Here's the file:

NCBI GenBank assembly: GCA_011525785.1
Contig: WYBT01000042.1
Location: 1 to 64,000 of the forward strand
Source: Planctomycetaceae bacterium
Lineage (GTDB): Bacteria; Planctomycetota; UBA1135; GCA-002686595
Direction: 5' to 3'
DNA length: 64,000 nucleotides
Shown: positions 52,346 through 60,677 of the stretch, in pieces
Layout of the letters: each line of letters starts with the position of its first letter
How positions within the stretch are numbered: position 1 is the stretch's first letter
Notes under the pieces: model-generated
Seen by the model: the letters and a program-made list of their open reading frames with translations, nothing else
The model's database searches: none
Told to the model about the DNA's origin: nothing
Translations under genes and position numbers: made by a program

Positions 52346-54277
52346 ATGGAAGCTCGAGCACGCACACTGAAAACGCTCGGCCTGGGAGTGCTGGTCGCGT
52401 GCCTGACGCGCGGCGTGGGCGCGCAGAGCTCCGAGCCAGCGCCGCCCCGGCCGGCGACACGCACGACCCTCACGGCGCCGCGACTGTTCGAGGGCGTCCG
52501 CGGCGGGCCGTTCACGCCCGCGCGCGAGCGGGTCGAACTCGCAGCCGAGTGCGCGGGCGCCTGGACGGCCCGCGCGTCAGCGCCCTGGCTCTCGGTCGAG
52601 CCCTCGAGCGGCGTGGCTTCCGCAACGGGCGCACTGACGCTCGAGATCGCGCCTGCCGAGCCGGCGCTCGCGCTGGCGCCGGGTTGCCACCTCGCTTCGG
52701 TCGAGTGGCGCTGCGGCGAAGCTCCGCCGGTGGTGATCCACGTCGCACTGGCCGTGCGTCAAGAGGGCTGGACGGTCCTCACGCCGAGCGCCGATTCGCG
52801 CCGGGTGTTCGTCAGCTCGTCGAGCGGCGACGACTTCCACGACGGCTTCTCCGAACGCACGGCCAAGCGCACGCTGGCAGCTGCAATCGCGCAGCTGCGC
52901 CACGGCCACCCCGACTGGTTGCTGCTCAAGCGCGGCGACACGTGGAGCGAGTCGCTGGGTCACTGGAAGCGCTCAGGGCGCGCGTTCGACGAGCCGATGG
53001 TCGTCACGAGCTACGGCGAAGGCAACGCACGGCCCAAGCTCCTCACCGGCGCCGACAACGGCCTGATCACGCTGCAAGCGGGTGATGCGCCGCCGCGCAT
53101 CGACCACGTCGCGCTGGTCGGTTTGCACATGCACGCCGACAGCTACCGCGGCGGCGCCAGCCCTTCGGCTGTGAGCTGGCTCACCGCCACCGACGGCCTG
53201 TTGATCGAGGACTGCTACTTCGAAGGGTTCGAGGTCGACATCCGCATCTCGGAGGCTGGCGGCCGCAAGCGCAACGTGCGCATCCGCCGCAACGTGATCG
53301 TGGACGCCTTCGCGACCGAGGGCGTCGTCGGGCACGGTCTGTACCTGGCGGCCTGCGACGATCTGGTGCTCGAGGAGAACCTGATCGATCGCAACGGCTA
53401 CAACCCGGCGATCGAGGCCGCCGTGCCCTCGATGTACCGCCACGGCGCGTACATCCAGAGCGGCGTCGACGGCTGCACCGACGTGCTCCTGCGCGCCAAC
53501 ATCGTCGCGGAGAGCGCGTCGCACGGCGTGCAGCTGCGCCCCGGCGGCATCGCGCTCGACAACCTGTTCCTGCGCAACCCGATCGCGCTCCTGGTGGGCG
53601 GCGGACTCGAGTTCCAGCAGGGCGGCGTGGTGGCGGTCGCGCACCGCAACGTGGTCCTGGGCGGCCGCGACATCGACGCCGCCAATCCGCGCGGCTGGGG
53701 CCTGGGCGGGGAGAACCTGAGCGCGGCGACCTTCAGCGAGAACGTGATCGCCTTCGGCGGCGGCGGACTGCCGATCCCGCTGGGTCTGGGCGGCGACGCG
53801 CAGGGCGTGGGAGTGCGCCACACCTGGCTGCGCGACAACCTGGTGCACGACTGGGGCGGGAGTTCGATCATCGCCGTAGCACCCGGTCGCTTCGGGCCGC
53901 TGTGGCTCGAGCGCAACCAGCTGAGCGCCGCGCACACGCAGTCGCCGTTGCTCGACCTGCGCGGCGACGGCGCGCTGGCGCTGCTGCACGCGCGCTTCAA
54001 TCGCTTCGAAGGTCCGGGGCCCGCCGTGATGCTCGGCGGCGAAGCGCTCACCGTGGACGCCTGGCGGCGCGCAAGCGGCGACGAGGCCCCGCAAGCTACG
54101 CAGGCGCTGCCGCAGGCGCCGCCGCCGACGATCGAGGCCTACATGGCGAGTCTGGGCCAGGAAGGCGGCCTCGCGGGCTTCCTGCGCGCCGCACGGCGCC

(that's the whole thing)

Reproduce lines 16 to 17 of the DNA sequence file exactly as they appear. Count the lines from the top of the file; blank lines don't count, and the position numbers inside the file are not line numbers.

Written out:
Positions 52346-54277
52346 ATGGAAGCTCGAGCACGCACACTGAAAACGCTCGGCCTGGGAGTGCTGGTCGCGT